Friday, November 8, 2013

George Ellison on the Edible, Utilitarian, and Religio-Medical Plants Used by the Cherokees

We closed our 2013 SAPS season meeting George and Ellison for dinner.  SAPS presented George with a elegant swish or rattle pot made by renowned Cherokee potter Joel Queen as a token of our appreciation.  We also presented Ellison signed photographs of our mailer to SuSu Davis and Joyce Hall.  We then went to the Macon County Library to hear a splendid program by George who spoke his wise and witty words to a standing room only crowd.

Ellison discussed the history, lore and legends of the Cherokee as well as the plants which impacted their lives.  He discussed ginseng, goldenseal, pokeweed, jack-in-the-pulpit, yellow lady's slipper, toothwort, spring beauty, fly poison, false hellebore, ramps, chicken in the woods, squaw-root, jewelweed, poison ivy, may-apple, pawpaw, dutchman's breeches, bloodroot, and St. John's wort among others.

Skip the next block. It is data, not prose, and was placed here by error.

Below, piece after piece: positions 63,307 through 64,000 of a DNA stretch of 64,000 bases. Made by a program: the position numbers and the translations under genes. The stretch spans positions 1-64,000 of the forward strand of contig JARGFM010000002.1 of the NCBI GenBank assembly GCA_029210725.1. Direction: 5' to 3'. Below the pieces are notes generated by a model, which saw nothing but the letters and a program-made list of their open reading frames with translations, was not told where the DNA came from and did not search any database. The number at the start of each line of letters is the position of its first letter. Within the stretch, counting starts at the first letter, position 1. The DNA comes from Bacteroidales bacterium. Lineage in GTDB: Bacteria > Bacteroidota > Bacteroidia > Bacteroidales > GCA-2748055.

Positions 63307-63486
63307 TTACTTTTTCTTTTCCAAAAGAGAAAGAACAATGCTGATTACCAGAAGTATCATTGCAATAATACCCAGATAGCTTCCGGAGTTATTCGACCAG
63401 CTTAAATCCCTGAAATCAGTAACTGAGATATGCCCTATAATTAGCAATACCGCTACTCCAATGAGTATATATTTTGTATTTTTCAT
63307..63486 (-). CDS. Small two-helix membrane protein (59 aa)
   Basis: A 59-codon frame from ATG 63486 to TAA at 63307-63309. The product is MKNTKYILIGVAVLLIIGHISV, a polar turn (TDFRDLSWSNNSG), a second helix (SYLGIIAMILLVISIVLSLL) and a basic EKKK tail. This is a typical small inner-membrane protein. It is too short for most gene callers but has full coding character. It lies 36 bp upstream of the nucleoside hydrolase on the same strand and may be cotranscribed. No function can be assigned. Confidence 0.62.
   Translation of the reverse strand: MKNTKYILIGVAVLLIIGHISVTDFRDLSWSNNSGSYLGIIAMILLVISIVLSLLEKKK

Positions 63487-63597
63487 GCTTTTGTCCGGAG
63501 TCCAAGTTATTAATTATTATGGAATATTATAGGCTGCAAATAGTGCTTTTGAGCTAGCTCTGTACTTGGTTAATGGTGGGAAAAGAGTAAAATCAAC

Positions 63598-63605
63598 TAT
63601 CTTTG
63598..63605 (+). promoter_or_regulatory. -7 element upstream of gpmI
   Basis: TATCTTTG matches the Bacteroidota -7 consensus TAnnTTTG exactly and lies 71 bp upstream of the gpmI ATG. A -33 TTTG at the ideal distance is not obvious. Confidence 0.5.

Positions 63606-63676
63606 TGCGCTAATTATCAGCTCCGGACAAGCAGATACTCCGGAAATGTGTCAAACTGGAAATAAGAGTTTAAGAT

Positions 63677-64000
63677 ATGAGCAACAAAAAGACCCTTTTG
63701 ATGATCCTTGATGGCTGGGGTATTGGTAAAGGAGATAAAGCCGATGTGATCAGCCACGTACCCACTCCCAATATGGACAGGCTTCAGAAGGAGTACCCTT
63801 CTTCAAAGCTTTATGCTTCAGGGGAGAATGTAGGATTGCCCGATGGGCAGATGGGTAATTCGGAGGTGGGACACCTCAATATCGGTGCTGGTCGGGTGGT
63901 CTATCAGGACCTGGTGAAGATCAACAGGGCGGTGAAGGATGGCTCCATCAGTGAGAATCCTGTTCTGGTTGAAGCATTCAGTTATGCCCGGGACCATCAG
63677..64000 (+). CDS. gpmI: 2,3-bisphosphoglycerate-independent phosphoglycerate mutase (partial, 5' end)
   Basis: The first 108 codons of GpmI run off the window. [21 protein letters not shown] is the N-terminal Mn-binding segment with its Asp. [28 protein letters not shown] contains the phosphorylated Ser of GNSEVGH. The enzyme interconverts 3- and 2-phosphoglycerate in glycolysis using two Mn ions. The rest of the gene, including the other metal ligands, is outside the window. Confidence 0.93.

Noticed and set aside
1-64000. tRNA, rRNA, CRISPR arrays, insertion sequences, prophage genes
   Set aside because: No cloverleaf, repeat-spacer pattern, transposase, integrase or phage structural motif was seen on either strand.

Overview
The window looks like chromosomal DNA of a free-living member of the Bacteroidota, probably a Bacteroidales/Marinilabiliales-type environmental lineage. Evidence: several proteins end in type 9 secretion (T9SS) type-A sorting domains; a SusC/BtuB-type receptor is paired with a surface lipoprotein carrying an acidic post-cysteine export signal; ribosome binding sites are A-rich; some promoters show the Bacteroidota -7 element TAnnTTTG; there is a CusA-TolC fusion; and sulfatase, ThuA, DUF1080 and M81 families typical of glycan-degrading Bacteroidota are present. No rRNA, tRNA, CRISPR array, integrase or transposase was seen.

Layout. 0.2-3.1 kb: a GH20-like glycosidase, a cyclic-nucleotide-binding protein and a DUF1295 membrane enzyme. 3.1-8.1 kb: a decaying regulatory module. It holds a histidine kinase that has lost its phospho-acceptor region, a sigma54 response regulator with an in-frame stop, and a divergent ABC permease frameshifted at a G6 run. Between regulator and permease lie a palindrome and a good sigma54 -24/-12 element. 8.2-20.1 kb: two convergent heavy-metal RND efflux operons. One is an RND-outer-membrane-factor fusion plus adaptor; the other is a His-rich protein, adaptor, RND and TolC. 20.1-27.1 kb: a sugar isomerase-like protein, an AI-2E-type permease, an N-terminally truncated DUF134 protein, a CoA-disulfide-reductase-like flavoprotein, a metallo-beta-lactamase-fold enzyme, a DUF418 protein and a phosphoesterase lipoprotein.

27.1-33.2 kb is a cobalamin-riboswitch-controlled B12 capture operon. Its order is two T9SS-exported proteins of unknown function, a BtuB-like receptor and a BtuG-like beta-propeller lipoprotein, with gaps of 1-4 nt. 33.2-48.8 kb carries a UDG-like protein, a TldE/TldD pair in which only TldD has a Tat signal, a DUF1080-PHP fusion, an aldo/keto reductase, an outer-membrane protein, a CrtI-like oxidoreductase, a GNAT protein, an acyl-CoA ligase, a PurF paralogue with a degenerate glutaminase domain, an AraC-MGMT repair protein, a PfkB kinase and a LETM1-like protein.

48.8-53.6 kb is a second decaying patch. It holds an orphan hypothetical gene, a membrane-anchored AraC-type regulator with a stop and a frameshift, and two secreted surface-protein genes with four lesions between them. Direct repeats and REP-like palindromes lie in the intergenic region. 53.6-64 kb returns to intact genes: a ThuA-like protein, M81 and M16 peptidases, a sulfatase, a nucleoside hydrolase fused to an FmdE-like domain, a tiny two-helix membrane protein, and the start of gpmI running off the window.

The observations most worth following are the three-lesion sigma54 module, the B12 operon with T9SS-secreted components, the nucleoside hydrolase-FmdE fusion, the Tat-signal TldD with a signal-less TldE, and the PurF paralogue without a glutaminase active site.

We were informed that the plants used to make the paints used for ceremonies and decoration were Yellow Root, Blood Root, Black Walnut and Chestnut.

He told us of the creation stories the Cherokees believed and passed down through the generations and many other interesting facts about the people who have provided this area with such a rich legacy.   George also read some of his poetry and prose.  Listening to his use of words is an emotional experience for Robert and many of the rest of us. 

One of the joys of being involved in the SAPS group is that we have been befriended by so many amazing and unique people.  What a great year we have had.  As an added note,  we began with 6 people and now our mailing list is up to 96.  Watch for our 2014 season announcement of even more exciting programs.

George Ellison reading 
Standing Room Only Audience

contributed by Bob Gilbert, Karen Lawrence and Kathy Stilwell